This holds especially true since many people tend to underuse glutes due to a sedentary lifestyle and sitting for extended hours in front of the computer.

Activating the glutes is a great way to “remember” how using it feels so you can target your glutes even better during your workout.

Fire-hydrant

TMA Fire hydrant

1 set of 5 to 10 reps

Opens the hips and activates the glutes in different planes.

How to perform:

  1. Quadrupled position when both knees are on the floor. Palms facing forward. Knees hip-width apart. Arms extended and pushed down on the floor and shoulder-width apart—hands underneath your shoulders.  Keep a neutral head position.
  2. Lift your left leg back while keeping it bent at a right angle until your hamstrings are shoulder height or until you reach your maximum range of motion.
  3. Slowly move it to the side outward.
  4. Pull the left knee back to the starting position.
  5. Reverse the motion, and that’s one rep.
  6. Repeat for reps.
  7. Repeat the movement with your right leg while keeping the right knee bent.

Coaching pointers:

  • posterior pelvic tilt
  • engage your core
  • shoulders in a neutral position but  pushed away from your ears
  • Keep pushing down on the floor with your arms.
  • Chest in a neutral position. Don’t let it arch.
  • Actively engage your glutes and thighs
  • Move along your mobility

Leg abduction

TMA Leg abduction

1 set of 5 to 10 reps

Activates the gluteus medius in such a simple movement.

How to perform:

  1. Stand tall while arms are holding something sturdy for balance.
  2. Lift one leg off the floor, and that leg forwards a bit from your body. Point your toes inward.
  3. Swing your leg outward until its hip height or until your mobility permits.
  4. Repeat for reps.
  5. Do the same motion but with toes turned outwards, then repeat for reps.
  6. Repeat for the other leg.

Coaching pointers

  • Point the working toes inward for gluteus medius.
  • Point the working toes outward for the gluteus maximus.
  • Aim for slow and controlled movement.
  • Actively engage your glutes.

Thrust/Bridge

Thrust or bridge type exercises activate the upper and lower glutes in the full hip extension. This type of exercise has the most glute activation you can get from a lower-body exercise, as demonstrated by a 2002 study.

They can assist in alleviating lower back pain since it also strengthens the lower back and the glutes. Weak glutes are associated with lower back pain. This is because then the butt muscles are weak and cannot hold the body. As a result, the spine compensates and takes much unnecessary loading.

Here are excellent examples of this type of exercise.

Glute-ham bridge

TMA Glute-ham bridge

Extended glute bridge in a single leg for added difficulty

You can adjust the difficulty of the exercise by elevating your feet or doing the exercise with one leg at a time. For example, finish one set with your right leg, then immediately move to your left leg. Ideally, begin with your weaker (non-dominant) side.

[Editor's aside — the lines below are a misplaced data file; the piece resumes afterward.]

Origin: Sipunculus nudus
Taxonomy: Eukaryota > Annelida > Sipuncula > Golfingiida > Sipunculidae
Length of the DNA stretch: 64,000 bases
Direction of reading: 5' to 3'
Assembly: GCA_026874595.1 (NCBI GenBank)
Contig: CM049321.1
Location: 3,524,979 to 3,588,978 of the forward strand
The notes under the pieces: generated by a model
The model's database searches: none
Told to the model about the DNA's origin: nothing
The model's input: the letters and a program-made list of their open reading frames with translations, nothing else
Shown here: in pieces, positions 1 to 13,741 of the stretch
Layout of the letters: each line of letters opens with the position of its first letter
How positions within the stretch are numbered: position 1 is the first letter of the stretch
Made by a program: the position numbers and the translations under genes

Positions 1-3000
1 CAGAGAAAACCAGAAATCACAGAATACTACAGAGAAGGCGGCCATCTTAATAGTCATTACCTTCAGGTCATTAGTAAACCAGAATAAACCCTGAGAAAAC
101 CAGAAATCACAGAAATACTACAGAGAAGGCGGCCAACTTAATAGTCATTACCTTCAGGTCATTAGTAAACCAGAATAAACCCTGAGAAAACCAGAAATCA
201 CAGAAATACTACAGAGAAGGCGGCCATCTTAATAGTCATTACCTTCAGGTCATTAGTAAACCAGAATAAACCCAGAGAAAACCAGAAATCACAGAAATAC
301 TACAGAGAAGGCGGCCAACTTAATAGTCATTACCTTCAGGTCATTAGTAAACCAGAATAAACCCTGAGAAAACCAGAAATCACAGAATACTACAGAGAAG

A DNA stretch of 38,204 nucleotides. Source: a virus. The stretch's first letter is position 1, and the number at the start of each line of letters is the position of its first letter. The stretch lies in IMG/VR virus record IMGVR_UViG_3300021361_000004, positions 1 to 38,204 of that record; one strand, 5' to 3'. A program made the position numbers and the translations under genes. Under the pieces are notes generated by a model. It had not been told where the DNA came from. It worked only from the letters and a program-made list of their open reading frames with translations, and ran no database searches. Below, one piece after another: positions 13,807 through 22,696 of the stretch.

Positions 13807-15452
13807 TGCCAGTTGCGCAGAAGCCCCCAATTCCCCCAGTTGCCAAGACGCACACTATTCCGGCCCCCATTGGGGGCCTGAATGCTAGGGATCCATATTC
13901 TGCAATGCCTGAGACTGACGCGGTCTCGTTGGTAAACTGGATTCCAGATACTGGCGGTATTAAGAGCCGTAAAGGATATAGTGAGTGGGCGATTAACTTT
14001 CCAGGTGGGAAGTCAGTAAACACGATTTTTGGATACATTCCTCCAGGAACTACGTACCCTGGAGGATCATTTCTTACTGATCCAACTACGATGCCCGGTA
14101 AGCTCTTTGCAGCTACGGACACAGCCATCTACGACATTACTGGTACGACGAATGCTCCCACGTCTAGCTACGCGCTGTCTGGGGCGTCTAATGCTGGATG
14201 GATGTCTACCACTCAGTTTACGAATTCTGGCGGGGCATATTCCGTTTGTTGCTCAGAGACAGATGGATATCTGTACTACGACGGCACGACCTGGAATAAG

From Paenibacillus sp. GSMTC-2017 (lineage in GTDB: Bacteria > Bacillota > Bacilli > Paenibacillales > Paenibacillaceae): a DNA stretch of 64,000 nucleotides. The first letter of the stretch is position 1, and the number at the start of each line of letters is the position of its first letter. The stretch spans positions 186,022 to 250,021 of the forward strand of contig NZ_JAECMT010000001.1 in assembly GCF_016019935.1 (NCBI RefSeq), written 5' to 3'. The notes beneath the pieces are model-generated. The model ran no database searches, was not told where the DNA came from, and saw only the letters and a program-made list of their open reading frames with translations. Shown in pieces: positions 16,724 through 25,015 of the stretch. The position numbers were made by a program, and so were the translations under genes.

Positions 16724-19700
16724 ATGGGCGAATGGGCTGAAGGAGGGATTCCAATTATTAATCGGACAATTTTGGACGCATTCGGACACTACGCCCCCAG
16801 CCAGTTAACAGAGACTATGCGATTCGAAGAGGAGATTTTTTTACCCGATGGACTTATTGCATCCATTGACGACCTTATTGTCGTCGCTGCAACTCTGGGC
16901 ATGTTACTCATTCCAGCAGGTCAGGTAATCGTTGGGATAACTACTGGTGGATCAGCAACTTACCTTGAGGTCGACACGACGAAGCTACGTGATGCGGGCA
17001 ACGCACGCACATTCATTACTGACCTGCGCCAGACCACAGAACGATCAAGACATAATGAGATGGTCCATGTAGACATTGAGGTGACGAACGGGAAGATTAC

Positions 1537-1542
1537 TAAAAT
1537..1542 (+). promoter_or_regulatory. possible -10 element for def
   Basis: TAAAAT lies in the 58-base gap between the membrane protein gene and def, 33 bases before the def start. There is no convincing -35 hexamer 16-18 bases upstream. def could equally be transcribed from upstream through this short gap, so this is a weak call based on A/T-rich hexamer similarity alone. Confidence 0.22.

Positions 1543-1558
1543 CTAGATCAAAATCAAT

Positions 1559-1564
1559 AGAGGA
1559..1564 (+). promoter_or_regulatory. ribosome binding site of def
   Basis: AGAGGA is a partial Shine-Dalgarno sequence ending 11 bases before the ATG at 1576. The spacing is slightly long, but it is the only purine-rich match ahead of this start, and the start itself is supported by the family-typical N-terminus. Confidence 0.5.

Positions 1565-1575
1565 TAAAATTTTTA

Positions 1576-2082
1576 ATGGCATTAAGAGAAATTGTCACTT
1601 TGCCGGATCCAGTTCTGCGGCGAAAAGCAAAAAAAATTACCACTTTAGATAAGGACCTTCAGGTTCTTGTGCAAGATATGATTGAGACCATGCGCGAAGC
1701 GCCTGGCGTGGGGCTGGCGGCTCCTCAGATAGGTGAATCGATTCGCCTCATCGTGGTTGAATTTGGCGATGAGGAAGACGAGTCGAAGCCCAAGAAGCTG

How to perform:

  1. Begin by lying on the floor—arms on the side. Feet hip-width apart. Feet firmly planted on the floor.
  2. Actively tilt your hips (posterior pelvic tilt) while still lying on the floor. Maintain this position throughout the movement.
  3. Lift your hips upwards by pushing on your heels so that your heels, upper back, arms, and head are only in contact with the floor.
  4. Pause at the top position for 2 seconds.
  5. Slowly lower until butt nearly touches the floor with control.
  6. Repeat for reps.

Coaching pointers:

  • Keep your core tight to work your glutes even further
  • Avoid arching of the lower back
  • Avoid arching of the chest. Keep your spine straight
  • Maintain glute activation throughout the movement but especially at the to position

 

Hip thrusts

TMA Hip thrusts

This exercise is similar to the previous exercise but has the potential to be scaled using weights.

Slowly extend your hips forward, and you will be working your abdominal muscles and lower back muscles as well.

How to perform:

  1. Prepare an elevated surface such as a box, sofa, or bench that’s around knee height.
  2. Set your back on the surface and place the middle of your shoulder blades on the edge of the surface.
  3. Place your right foot forward until your shin can stand vertically when you raise your hips up while your left leg forward hovering and straight.
  4. Push your hips upward to straighten your body from head to your knee.
  5. Pause at the top position for a few seconds.
  6. Slowly lower down until your butt is just above the floor while keeping your upper torso rigid.
  7. Repeat the motion for reps.
  8. Switch to your left foot on the floor while your right leg is straight and hovering.
  9. Repeat reps.

Coaching pointers:

  • Keep your neck, shoulders, spine, up to your butt straight and only hinging at the hips.
  • Push down the floor with your heels when facilitating the movement.
  • Actively squeeze the glutes throughout the range of motion as hard as you can.
  • Don’t let your chest extend.
  • Right angles should be at your knees when you’re at full hip extension.
  • Knees stacked over the heels
  • Avoid arching the spine
  • Your shoulders should be comfortable
  • Maintain posterior pelvic tilt

Squat/Lunge

Squats are a fundamental exercise in resistance training which is why it’s a must-have when training the lower body.

Glutes are activated the most when hips are extended in the squat/lunge position, but in contrast to the main point of the squats, the bottom part should be the most challenging.

This means that reaching deep squats won’t activate the glutes even more, as supported by EMG research.

A 2015 study conducted by Contreras et al., shows that  regular squats dominantly hit the quads instead of the glutes, so adjustments are needed in the lowering phase to target the glutes more, such as:

  • Point your toes at a 45-degree outwards